What is the source of water pollution?
Water pollution originates from various sources. Typically, it is categorized into one of two sources known as either "point source" or "non-point source" pollution. Point source pollution traditionally includes treated discharges from a wastewater treatment plant or an industrial facility directly to a body of water. These discharges contain measurable quantities of water and pollutants. Non-point source pollution occurs by the transport of pollutants in stormwater runoff overland to a body of water, such as a stream, river or canal. Sources of this type of pollution include oil and grease from roadways, lawn and garden pesticides and other litter and debris. Even soil and sediment erosion from exposed soils such as on a construction site is considered a pollutant. The amount of these types of pollutants is dependant on the amount of rainfall and the land uses in a particular watershed. The more intensely a watershed is developed, the more stormwater runoff and pollutants enter the County's drainage system. Therefore, urbanized and developing areas tend to generate a great deal of non-point source pollution.
What is the state and federal government doing to prevent water pollution?
Recognizing the importance of controlling water pollution, the Federal government authorized the Clean Water Act of 1987, part of which mandated that the Environmental Protection Agency (EPA) prepare a plan to characterize and address non-point source pollution. In response, the EPA developed the National Pollutant Discharge Elimination System (NPDES) stormwater permitting program. The program was to be introduced in two phases. Phase I began in 1990 and Phase II in 1999. Phase II of the NPDES stormwater permitting program regulates Municipal Separate Storm Sewer System's (MS4's), such as ours in St. Lucie County. A MS4 is a publicly owned conveyance or system of conveyances (i.e. ditches, canals, curbs, catch basins, underground pipes, etc.) that is designed for the discharge of stormwater to surface waters of the state. Cities, counties and drainage districts typically operate MS4's. In October 2000, EPA authorized the Florida Department of Environmental Protection (FDEP) to implement the NPDES stormwater permitting program in Florida. FDEP currently regulates several sources of point source and non-point source pollution through their NPDES Stormwater Program.
To report a potential illicit discharge within the unincorporated areas of St. Lucie County contact the Illicit Discharge Hotline at (772) 462-1668 or click here to complete our on-line form.
To report a potential illicit discharge within the City of Port St. Lucie contact the Storm Water Pollution Prevention Hotline at (772) 344-4319.
To report a potential illicit discharge within the City of Fort PIerce contact Fort Pierce Stormwater Hotline at 772-467-3782 or StormwaterHotline@city-fortpierce.com.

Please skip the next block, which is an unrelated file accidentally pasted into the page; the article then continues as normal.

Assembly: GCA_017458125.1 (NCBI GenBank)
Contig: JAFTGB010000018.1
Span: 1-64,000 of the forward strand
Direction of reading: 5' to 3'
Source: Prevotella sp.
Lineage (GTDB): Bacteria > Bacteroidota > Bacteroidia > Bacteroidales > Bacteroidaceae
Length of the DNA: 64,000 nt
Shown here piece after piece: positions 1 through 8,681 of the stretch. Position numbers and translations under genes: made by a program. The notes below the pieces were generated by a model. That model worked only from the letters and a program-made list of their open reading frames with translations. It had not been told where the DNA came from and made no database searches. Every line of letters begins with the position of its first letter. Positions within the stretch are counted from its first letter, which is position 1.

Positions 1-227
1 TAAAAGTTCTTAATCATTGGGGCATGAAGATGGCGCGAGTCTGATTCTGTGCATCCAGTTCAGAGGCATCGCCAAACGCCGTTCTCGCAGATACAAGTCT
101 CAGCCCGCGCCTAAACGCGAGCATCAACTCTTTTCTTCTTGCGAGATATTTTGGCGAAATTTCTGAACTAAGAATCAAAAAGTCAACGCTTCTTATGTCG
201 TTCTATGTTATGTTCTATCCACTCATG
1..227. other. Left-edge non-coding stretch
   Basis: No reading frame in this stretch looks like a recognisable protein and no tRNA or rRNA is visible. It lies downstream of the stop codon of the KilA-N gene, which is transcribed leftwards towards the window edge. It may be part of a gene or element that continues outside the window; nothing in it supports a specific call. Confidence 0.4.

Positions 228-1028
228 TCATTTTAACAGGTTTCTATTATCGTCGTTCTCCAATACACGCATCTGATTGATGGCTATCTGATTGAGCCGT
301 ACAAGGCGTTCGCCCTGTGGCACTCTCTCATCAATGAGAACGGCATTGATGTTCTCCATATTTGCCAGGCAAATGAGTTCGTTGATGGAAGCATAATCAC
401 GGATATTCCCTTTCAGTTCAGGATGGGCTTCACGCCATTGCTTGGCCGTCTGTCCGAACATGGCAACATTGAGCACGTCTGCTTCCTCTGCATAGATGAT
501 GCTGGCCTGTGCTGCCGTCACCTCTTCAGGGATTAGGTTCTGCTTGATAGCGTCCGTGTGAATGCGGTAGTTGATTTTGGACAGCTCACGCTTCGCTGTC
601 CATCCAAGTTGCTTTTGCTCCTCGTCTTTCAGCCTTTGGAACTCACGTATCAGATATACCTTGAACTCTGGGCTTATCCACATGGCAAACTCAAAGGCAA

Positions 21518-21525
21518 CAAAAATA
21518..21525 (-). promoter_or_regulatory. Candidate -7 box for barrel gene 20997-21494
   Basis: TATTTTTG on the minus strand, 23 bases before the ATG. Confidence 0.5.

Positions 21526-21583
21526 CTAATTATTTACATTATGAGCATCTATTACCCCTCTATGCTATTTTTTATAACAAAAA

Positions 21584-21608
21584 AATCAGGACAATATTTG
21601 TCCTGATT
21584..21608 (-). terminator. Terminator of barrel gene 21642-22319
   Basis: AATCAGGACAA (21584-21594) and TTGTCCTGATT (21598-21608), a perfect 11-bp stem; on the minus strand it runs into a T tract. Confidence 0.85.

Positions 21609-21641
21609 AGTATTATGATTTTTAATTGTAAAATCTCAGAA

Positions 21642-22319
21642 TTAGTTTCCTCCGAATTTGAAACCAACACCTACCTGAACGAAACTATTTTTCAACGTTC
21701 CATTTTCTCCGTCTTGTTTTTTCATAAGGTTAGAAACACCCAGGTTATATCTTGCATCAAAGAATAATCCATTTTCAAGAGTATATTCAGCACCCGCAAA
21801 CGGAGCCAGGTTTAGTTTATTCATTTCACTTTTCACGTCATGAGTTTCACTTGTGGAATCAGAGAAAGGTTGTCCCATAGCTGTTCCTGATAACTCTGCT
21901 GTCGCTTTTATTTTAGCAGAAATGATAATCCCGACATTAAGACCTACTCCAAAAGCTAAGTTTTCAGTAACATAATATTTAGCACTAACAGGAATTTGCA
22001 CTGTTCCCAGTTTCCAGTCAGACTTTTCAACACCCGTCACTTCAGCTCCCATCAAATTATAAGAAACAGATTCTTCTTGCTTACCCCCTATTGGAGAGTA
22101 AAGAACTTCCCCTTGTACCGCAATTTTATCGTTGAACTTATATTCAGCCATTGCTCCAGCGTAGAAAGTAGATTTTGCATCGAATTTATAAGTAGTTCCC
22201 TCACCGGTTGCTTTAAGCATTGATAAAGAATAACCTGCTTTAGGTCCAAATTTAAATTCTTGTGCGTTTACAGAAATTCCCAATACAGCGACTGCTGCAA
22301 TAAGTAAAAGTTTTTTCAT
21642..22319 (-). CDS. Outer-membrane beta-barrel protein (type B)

What is St. Lucie County doing to prevent water pollution?
On September 9, 2003 St. Lucie County obtained coverage under the state's "Generic Permit for Stormwater Discharge from a Phase II MS4". The permit establishes several "Best Management Practices" (BMP's) and measurable goals that St. Lucie County must implement to reduce pollutants to the maximum extent practical to improve water quality within its MS4 over a five-year period. The required BMP elements outlined in the County’s NPDES permit can be summarized as follows:
Public Education and Outreach
To distribute educational materials and perform outreach to inform citizens, businesses and farmers such as through the programs offered at St. Lucie County's Oxbow Eco-Center, about the impacts polluted stormwater runoff discharges can have on water quality.
Public Participation and Involvement
To provide opportunities for citizens to participate in the development and implementation of a stormwater management program for St. Lucie County.
Illicit Discharge Detection and Elimination
To develop, implement and enforce a plan to detect and eliminate illicit discharges to the County's storm drainage system.
Construction Site Runoff
To develop, implement and enforce an erosion and sediment control program for construction activities that disturb one acre or more of land.
Pollution Prevention/Good Housekeeping
To develop and implement a program to reduce or eliminate pollutant runoff from County facilities and operations.
Why should controlling water pollution matter to me?
Non-point source pollutants eventually make their way through the County's drainage system to major water bodies, such as the North Fork of the St. Lucie River and the Indian River Lagoon. They can have significant impacts on water quality, affecting the habitat for fish, aquatic organisms and other wildlife. This ultimately leads to degradation and reduced use and benefits of these great environmental resources to the residents and economy of St. Lucie County.
What can I do to prevent water pollution?
Homeowners can reduce water pollution by making simple changes, such as reducing the amount they water and fertilize their lawns to proper maintenance of their drainage swales. Did you know that besides draining our properties, swales act as a filter to remove pollutants from stormwater runoff and can promote groundwater recharge? To learn more about how you can help make a difference, contact the St. Lucie County Cooperative Extension to learn more about their program offerings.